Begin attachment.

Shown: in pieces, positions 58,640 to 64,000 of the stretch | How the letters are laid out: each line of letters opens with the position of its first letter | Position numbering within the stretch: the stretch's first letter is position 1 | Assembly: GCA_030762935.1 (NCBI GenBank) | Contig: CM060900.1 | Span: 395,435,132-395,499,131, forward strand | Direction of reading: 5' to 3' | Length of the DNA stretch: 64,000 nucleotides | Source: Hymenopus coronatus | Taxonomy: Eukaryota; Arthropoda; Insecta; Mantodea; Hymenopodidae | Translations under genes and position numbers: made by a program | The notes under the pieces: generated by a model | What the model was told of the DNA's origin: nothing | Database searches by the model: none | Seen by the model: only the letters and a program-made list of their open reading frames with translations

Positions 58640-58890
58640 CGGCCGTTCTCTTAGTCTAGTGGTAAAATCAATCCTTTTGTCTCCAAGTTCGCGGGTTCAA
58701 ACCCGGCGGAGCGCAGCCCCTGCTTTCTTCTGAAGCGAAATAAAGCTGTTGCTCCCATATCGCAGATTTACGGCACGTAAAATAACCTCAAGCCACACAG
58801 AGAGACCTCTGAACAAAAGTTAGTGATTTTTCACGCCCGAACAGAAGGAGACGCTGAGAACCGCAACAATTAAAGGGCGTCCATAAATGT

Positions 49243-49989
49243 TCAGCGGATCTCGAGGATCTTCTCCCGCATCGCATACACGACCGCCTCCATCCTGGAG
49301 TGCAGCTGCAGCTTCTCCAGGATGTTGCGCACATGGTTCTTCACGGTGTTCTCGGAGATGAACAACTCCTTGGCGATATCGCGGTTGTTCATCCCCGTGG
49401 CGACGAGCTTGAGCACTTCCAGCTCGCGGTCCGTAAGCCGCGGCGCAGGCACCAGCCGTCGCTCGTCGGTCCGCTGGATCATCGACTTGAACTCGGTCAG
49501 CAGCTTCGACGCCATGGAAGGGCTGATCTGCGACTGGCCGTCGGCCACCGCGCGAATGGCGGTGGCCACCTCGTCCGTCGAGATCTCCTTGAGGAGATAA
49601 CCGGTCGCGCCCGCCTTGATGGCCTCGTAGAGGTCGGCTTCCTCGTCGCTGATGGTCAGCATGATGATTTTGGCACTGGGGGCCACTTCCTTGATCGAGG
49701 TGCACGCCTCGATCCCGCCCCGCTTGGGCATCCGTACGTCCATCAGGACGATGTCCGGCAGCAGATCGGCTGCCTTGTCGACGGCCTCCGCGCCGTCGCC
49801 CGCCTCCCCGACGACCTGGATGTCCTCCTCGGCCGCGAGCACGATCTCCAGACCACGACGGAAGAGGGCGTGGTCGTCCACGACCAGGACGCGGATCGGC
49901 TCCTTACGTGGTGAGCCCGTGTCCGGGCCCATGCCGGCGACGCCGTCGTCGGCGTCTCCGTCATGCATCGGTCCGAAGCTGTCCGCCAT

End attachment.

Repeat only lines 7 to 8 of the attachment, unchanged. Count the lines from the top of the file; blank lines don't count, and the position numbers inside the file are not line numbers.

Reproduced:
49243 TCAGCGGATCTCGAGGATCTTCTCCCGCATCGCATACACGACCGCCTCCATCCTGGAG
49301 TGCAGCTGCAGCTTCTCCAGGATGTTGCGCACATGGTTCTTCACGGTGTTCTCGGAGATGAACAACTCCTTGGCGATATCGCGGTTGTTCATCCCCGTGG